Keywords: Autosomal dominant diseases, general anesthesia, in vitro fertilization, maternal outcome, neonatal outcome, pre-implantation genetic diagnosis, recovery time
|How to cite this article:|
Ioscovich A, Eldar-Geva T, Weitman M, Altarescu G, Rivilis A, Elstein D. Anesthetic management for oocyte retrieval: An exploratory analysis comparing outcome in in vitro fertilization cycles with and without pre-implantation genetic diagnosis. J Hum Reprod Sci 2013;6:263-6
|How to cite this URL:|
Ioscovich A, Eldar-Geva T, Weitman M, Altarescu G, Rivilis A, Elstein D. Anesthetic management for oocyte retrieval: An exploratory analysis comparing outcome in in vitro fertilization cycles with and without pre-implantation genetic diagnosis. J Hum Reprod Sci [serial online] 2013 [cited 2021 May 7];6:263-6. Available from: https://www.jhrsonline.org/text.asp?2013/6/4/263/126303
| Introduction|| |
Assisted reproductive technologies offer the opportunity for couples at risk of having babies with genetic abnormalities to circumvent the trauma of (potentially many) pregnancies with adverse outcomes. Pre-implantation genetic diagnosis (PGD) is a process of identifying embryos that do not have the genetic defect of the parent(s) that would lead to an affected child;  these couples do not necessarily have a fertility problem.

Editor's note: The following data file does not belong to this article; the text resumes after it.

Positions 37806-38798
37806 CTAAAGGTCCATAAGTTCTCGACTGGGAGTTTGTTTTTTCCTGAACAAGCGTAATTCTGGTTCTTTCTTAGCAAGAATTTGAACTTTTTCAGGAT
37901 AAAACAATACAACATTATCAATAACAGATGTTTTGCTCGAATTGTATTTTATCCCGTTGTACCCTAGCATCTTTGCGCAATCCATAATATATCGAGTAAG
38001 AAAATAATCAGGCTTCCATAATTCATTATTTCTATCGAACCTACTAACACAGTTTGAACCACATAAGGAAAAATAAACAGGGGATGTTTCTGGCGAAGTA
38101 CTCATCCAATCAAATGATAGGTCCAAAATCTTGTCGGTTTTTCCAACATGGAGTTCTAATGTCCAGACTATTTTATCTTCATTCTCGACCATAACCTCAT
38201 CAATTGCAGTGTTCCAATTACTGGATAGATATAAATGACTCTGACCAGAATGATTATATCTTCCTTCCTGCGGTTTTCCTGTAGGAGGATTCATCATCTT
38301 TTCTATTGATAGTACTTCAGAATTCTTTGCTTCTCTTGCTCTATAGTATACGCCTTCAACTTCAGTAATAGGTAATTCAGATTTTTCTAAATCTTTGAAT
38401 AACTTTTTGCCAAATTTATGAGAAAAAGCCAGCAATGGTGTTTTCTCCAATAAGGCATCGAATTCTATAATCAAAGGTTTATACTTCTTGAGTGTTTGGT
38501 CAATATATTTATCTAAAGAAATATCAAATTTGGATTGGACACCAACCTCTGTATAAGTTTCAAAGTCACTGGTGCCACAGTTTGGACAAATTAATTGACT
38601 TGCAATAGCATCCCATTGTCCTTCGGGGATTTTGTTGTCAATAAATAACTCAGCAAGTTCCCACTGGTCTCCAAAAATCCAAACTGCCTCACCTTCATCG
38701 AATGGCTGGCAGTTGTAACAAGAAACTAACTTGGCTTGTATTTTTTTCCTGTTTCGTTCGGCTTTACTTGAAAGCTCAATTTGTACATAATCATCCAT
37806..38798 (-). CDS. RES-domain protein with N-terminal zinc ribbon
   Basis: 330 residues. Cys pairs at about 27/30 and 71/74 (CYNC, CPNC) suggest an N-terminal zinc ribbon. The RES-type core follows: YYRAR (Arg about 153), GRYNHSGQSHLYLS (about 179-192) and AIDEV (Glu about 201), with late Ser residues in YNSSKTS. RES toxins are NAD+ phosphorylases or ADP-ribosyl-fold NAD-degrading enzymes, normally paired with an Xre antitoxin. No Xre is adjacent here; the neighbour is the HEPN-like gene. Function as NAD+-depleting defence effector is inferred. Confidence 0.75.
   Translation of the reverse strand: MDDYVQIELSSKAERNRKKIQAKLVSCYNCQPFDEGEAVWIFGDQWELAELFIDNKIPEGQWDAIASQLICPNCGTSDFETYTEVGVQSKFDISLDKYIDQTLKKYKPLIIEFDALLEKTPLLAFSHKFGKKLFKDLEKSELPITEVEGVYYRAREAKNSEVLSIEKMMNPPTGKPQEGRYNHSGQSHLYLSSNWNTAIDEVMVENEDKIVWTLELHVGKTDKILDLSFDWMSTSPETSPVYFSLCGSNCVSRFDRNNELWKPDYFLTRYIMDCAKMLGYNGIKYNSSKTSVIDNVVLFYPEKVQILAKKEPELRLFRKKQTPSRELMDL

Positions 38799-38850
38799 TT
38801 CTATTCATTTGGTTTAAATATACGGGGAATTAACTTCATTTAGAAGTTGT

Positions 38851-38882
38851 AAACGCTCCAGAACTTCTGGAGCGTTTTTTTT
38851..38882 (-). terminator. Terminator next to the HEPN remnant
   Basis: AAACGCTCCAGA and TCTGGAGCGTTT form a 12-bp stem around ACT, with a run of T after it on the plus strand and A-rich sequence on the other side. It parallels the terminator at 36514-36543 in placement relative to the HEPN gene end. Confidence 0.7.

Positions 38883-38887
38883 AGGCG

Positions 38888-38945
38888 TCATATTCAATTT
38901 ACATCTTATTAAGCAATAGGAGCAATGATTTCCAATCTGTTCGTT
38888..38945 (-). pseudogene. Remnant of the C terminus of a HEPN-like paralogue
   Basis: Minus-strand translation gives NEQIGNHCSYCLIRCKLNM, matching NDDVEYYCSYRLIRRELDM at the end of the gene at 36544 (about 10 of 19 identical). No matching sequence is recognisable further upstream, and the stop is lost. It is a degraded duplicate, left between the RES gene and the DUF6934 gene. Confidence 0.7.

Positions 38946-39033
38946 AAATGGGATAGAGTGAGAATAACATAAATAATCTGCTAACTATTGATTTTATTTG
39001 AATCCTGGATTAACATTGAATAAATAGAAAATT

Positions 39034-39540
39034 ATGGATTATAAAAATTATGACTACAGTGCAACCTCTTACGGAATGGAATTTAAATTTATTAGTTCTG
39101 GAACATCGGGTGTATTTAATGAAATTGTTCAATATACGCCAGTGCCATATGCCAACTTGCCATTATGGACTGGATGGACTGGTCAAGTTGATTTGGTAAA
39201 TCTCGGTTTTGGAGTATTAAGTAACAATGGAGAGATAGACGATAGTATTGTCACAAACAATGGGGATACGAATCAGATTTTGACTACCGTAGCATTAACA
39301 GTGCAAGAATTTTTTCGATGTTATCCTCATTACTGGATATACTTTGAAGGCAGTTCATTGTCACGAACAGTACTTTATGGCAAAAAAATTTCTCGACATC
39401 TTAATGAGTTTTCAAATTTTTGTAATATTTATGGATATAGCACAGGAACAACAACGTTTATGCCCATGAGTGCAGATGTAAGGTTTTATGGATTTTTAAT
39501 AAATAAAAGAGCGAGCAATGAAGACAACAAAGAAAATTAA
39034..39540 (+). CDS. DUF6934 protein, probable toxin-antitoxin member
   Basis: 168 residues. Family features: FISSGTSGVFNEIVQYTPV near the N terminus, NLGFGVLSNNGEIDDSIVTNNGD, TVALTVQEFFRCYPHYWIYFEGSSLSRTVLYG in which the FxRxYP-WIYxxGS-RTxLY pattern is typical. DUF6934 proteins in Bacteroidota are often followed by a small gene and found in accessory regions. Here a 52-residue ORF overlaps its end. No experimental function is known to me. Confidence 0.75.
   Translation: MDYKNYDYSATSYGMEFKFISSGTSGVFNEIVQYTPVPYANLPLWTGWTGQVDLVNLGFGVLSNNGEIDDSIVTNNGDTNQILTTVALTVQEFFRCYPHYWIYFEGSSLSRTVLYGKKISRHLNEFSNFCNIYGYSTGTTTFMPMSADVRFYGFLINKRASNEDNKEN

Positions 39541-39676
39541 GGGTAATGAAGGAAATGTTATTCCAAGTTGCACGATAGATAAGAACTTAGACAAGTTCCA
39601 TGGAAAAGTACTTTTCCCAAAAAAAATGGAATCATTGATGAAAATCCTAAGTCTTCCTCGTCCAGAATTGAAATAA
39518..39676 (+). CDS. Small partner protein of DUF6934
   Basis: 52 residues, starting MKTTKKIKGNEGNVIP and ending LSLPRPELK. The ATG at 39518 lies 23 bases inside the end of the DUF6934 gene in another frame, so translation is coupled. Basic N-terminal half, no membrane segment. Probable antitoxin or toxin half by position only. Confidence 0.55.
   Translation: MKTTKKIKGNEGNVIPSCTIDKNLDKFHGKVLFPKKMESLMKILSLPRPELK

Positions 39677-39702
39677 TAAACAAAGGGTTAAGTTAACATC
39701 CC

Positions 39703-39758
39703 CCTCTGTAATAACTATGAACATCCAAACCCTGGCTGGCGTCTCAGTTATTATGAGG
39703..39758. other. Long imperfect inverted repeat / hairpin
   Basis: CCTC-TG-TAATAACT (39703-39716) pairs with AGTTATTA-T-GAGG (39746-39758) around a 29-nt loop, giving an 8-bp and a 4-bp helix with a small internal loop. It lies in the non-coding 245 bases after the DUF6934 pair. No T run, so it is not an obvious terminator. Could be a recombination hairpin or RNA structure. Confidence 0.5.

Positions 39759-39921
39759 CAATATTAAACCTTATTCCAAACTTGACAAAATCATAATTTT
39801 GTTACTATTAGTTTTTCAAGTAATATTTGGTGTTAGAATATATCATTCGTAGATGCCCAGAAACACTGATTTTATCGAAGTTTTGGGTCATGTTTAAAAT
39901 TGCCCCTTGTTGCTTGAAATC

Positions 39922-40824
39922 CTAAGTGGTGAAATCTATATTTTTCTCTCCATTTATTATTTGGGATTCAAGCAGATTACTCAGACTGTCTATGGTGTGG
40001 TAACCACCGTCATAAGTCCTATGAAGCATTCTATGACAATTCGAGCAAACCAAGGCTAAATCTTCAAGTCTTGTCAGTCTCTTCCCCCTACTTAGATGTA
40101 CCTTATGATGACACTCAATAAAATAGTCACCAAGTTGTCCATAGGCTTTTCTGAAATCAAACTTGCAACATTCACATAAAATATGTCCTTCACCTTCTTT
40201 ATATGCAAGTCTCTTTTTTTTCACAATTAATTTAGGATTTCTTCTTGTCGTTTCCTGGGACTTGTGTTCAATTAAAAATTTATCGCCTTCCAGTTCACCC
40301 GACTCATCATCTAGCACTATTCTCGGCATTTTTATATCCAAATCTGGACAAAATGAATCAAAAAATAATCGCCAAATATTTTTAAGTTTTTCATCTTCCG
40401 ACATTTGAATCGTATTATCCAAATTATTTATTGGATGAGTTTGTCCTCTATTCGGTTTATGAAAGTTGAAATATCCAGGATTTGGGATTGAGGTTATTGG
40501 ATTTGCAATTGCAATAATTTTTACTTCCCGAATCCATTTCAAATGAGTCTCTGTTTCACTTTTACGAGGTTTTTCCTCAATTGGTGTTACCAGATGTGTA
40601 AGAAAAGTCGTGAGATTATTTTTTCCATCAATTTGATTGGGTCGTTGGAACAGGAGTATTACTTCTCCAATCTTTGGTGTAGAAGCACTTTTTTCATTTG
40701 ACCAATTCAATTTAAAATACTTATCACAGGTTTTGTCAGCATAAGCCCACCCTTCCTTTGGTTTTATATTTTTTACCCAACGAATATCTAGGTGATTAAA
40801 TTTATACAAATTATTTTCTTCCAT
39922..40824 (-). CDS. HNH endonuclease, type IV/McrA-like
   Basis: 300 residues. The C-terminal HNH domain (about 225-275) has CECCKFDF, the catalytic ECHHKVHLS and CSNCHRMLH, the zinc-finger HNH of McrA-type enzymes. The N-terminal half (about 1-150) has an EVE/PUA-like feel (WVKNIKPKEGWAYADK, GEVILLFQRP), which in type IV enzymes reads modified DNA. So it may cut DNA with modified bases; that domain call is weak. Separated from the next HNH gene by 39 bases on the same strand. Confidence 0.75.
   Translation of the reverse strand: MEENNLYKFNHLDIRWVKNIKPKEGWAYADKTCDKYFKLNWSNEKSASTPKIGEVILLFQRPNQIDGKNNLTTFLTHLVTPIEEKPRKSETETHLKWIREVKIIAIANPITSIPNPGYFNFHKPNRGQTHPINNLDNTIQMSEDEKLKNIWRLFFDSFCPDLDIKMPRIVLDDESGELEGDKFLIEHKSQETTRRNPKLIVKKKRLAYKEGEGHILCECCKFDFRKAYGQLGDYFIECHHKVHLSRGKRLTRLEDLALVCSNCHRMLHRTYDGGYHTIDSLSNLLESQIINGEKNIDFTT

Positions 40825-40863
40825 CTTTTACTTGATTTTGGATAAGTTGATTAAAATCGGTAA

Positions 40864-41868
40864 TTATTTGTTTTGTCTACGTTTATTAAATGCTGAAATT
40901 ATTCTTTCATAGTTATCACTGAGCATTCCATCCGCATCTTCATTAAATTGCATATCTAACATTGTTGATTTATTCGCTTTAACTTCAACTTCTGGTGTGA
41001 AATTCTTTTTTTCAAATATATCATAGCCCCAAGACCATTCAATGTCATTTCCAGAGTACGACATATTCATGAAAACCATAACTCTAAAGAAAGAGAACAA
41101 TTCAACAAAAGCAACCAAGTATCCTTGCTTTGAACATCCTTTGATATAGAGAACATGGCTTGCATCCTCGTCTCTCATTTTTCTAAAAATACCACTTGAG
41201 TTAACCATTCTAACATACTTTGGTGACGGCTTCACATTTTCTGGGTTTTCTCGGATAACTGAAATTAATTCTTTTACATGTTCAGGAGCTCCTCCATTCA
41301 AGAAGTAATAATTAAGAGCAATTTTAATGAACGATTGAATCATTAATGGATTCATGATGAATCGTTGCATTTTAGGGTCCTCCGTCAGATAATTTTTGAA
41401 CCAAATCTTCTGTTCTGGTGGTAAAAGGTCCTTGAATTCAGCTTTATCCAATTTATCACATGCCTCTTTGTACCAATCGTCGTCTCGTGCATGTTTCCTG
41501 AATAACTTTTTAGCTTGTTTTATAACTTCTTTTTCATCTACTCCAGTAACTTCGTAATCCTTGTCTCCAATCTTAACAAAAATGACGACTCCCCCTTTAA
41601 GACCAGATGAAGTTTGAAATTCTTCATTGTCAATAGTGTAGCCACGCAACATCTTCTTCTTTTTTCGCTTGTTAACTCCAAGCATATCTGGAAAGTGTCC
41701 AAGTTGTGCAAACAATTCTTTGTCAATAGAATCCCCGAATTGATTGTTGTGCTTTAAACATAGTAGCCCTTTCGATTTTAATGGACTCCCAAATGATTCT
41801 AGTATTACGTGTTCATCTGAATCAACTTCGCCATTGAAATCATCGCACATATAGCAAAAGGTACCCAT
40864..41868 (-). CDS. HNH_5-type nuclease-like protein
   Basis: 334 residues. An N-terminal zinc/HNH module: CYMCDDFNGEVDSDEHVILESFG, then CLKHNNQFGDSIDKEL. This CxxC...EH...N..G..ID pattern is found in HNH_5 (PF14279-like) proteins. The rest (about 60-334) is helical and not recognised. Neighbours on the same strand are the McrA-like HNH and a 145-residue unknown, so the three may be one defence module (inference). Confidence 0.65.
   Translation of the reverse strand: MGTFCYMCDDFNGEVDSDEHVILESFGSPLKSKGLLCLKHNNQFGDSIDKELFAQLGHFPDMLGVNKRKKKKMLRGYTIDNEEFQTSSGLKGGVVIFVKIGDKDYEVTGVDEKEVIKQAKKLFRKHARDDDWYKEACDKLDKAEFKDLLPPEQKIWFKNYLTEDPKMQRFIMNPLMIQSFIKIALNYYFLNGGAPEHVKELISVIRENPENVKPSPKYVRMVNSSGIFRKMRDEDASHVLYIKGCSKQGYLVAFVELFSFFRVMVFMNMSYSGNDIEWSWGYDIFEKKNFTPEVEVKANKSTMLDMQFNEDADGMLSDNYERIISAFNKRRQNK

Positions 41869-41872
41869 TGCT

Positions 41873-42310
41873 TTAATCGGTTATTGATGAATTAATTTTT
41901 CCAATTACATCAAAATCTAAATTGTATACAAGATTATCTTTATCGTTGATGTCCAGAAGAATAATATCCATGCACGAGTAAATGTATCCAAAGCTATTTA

In vitro fertilization (IVF) was developed primarily for couples with infertility issues to maximize the possibility of a viable pregnancy. IVF, whether for the purpose of PGD or infertility, entails many stages of which the step of (trans-vaginal) follicular aspiration and oocyte retrieval is among the most delicate technically. The cumulative live-birth rate per woman is about 50% although rates in PGD are often lower. 
Anesthesia/analgesia for the oocyte retrieval procedure is required, but should be of minimal duration so as preclude impacting optimal oocyte and embryo quality. Early experience with general anesthesia, in particular nitrous oxide, appeared to be correlated with adverse effects on rates of pregnancy and live-births.  A decade later, propofol and remifentanil were recommended  as acceptable options, preferably by intravenous administration.  A relatively recent metaanalysis of studies regarding types of anesthesia for oocyte retrieval showed that conscious sedation was easy to administer and safe for the mother, as well as being the best option for preserving embryo quality;  a combination of propofol, fentanyl, and midazolam has been popular.